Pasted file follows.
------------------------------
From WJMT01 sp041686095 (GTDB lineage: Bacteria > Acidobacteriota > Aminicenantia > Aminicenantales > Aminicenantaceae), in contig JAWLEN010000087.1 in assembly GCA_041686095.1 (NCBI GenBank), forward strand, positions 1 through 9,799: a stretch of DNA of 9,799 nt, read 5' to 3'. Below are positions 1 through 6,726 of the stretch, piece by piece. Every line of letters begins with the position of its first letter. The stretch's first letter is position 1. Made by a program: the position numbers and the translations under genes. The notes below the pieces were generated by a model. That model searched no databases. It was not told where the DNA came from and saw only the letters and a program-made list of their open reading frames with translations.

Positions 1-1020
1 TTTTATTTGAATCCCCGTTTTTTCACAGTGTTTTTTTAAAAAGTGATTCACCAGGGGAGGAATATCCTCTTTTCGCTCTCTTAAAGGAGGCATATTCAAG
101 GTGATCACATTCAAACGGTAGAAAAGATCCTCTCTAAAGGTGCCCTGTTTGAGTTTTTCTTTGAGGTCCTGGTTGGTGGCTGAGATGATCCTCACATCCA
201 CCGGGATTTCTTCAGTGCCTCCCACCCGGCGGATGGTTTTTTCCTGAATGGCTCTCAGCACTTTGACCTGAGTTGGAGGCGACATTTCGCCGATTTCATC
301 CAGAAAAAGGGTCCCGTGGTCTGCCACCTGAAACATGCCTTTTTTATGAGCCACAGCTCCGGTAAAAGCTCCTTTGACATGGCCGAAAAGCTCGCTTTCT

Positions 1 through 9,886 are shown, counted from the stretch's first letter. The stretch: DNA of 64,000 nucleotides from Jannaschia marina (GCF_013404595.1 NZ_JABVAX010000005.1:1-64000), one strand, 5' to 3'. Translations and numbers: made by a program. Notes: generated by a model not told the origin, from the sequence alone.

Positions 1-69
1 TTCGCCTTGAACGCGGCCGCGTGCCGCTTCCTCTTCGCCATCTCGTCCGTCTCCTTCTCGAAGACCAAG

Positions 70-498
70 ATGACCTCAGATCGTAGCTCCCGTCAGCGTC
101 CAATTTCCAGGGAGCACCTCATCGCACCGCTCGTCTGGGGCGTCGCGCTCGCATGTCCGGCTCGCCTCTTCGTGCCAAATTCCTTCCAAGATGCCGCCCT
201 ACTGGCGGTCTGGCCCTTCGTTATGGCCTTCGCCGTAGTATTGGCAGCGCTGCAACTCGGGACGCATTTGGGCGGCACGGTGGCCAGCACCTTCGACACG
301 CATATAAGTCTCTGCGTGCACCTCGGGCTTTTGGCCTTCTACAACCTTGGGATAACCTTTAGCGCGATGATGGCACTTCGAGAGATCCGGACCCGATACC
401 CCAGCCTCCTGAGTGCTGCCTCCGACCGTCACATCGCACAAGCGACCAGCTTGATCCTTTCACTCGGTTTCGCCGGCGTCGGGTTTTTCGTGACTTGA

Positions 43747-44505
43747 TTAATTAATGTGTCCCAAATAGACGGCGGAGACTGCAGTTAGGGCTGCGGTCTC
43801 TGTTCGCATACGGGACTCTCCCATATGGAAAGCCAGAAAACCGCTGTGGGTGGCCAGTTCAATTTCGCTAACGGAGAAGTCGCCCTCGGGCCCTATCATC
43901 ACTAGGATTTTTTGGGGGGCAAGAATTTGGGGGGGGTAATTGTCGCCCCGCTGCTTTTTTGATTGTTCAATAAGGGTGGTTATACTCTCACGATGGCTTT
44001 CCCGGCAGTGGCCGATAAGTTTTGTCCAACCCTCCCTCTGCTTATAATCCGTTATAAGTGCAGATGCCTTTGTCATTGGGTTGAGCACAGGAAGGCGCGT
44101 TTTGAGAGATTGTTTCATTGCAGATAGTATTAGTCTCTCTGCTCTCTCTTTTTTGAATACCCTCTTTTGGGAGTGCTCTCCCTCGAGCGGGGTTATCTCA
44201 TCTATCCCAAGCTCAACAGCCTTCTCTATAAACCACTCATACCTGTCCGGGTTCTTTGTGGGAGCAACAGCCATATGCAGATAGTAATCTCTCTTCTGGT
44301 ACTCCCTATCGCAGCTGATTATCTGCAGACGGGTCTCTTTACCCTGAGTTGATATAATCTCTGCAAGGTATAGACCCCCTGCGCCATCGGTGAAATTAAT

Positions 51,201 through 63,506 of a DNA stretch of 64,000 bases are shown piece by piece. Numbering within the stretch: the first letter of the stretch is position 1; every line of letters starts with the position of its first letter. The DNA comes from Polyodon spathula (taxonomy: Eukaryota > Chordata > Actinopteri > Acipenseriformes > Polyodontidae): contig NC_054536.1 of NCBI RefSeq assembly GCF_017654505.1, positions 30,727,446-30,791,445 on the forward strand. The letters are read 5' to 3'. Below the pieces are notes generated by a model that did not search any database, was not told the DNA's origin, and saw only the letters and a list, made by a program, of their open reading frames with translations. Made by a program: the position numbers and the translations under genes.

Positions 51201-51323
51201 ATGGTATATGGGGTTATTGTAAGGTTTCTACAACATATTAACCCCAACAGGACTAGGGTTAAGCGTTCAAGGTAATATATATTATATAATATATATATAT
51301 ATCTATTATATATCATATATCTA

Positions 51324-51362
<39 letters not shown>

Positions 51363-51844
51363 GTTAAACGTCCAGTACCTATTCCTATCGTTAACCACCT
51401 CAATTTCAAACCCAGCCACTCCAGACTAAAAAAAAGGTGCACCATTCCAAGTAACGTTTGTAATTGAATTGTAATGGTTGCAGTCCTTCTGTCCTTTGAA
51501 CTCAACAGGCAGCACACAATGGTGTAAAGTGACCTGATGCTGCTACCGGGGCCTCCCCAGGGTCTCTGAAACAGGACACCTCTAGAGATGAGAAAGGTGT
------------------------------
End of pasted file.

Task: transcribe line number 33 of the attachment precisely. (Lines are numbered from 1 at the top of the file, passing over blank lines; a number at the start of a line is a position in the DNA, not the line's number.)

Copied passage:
51501 CTCAACAGGCAGCACACAATGGTGTAAAGTGACCTGATGCTGCTACCGGGGCCTCCCCAGGGTCTCTGAAACAGGACACCTCTAGAGATGAGAAAGGTGT